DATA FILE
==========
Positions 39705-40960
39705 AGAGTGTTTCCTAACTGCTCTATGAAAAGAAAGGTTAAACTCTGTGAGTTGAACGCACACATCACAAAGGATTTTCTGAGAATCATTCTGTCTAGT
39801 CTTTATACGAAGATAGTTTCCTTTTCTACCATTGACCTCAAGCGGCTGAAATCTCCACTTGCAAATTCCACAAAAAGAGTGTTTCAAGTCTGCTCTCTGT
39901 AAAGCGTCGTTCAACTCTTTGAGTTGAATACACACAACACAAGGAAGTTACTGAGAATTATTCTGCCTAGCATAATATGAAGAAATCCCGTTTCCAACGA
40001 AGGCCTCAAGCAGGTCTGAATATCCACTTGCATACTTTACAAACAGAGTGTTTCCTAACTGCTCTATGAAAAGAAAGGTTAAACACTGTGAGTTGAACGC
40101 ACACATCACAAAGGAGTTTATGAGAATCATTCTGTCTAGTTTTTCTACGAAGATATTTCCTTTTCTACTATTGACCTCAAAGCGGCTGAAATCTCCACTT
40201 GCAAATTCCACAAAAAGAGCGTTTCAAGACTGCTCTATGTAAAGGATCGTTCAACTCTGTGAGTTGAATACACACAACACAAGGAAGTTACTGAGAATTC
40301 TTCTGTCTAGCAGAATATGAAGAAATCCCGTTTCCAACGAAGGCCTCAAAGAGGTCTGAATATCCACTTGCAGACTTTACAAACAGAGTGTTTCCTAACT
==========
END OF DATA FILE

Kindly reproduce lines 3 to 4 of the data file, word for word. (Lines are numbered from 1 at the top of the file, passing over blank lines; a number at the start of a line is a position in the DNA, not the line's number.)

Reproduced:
39801 CTTTATACGAAGATAGTTTCCTTTTCTACCATTGACCTCAAGCGGCTGAAATCTCCACTTGCAAATTCCACAAAAAGAGTGTTTCAAGTCTGCTCTCTGT
39901 AAAGCGTCGTTCAACTCTTTGAGTTGAATACACACAACACAAGGAAGTTACTGAGAATTATTCTGCCTAGCATAATATGAAGAAATCCCGTTTCCAACGA